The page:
THE 17 European Union nations that use the euro have struck an agreement with the International Monetary Fund on a programme to reduce Greek debt and put Athens on the way to get the next instalment of its much-needed bailout loans.
The first disbursement is set to take place on December 13, said Jean-Claude Juncker, head of the eurogroup of finance ministers, after today’s decision.
Mario Draghi, President of the European Central Bank, said markets should pay heed.
“It will certainly reduce the uncertainty and strengthen confidence in Europe and in Greece.”
This was the third time in the last two weeks that finance ministers from the eurozone had tried to hammer out a deal on the next instalment of bailout money - some 44.6 billion euro (£36 billion).
In Athens, Greek prime minister Antonis Samaras welcomed it as a great victory. “As Greeks, we fought together. And tomorrow a new day begins for all Greeks.”
And the EU lauded all Greeks for holding their country back from the brink.
“We strongly believe in the Greek capacity to recover. The Greek people are courageous people. They are willing to bring their country back on the path of growth,” Mr Juncker said.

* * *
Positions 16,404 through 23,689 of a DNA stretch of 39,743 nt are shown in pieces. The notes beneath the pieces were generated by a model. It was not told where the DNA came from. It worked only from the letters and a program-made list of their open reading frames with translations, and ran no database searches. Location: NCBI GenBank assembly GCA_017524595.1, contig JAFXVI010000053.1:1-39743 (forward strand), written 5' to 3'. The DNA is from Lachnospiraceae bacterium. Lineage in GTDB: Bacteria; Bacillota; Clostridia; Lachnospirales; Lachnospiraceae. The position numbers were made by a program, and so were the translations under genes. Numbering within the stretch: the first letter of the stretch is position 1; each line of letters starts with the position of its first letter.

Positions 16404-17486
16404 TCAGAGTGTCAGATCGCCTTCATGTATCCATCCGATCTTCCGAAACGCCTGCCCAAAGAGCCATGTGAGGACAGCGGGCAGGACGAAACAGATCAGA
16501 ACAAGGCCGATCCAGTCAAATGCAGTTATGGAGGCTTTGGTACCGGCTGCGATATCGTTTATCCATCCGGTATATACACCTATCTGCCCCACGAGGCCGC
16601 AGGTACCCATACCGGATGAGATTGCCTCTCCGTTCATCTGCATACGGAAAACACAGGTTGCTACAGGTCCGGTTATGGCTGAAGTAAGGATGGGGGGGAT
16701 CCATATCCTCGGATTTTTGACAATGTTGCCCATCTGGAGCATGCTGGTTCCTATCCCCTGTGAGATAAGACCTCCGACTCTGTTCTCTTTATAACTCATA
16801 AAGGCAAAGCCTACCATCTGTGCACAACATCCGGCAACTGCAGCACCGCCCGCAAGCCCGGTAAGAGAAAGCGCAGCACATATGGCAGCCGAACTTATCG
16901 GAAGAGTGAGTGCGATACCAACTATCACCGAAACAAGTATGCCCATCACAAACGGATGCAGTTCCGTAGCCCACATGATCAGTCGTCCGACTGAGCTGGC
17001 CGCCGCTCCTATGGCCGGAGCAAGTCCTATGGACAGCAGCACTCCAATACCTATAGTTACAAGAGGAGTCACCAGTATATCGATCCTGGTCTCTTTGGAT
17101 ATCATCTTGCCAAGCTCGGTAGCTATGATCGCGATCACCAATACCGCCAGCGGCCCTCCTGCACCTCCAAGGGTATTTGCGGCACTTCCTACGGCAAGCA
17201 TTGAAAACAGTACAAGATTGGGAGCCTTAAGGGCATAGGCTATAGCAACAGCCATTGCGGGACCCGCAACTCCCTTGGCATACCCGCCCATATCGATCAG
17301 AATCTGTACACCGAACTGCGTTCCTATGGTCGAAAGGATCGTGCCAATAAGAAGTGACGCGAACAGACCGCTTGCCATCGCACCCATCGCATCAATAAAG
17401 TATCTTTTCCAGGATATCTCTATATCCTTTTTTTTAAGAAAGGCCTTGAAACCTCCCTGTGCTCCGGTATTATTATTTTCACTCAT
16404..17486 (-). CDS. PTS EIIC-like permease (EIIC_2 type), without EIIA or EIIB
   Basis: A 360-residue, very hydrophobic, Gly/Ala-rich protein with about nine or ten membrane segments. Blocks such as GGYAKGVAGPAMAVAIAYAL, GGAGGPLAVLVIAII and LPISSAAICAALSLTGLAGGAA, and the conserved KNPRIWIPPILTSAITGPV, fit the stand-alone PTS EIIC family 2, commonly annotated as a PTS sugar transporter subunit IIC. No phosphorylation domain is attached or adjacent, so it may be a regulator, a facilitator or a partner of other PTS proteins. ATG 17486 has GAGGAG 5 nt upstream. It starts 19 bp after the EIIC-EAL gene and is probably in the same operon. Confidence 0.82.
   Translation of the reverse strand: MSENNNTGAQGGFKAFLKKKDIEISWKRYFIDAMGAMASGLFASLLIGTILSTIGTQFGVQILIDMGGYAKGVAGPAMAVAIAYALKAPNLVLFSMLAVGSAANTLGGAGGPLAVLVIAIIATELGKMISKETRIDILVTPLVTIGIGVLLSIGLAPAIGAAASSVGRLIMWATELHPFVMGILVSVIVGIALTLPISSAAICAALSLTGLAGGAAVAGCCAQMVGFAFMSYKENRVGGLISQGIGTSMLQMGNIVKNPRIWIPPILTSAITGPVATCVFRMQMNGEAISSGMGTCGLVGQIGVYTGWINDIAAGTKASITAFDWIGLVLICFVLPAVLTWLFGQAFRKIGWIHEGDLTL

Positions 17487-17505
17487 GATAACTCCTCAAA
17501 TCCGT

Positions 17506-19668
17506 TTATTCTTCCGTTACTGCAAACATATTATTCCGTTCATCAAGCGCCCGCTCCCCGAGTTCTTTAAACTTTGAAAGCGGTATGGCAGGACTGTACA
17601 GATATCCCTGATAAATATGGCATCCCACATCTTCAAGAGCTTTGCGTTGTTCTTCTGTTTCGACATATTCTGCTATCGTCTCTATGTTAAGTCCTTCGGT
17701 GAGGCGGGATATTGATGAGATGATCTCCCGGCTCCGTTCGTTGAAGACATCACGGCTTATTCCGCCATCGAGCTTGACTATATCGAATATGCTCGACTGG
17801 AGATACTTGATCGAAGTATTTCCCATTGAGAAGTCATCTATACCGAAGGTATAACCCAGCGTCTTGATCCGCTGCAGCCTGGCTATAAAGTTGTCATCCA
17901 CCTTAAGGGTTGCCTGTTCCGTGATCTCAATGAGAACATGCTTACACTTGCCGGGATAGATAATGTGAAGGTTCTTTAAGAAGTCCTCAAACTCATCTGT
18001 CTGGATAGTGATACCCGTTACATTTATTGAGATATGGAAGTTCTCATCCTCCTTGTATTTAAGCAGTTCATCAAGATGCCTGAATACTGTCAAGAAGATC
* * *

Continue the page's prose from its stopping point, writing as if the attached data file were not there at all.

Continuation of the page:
The so-called troika of the European Central Bank, IMF and the European Commission, which is the 27-country EU’s executive arm, have twice agreed to bail out Greece, pledging a total of 240 billion euro (£194 billion) in rescue loans - of which the country has received about 150 billion (£121 billion) so far.
In return for its bailout loans, Greece has had to impose several rounds of austerity measures and submit its economy to scrutiny.
Greece is predicted to enter its sixth year of recession shortly and has a quarter of its workforce out of a job, and there had been fears it might be forced to drop out of the eurozone, destabilising other countries in the process.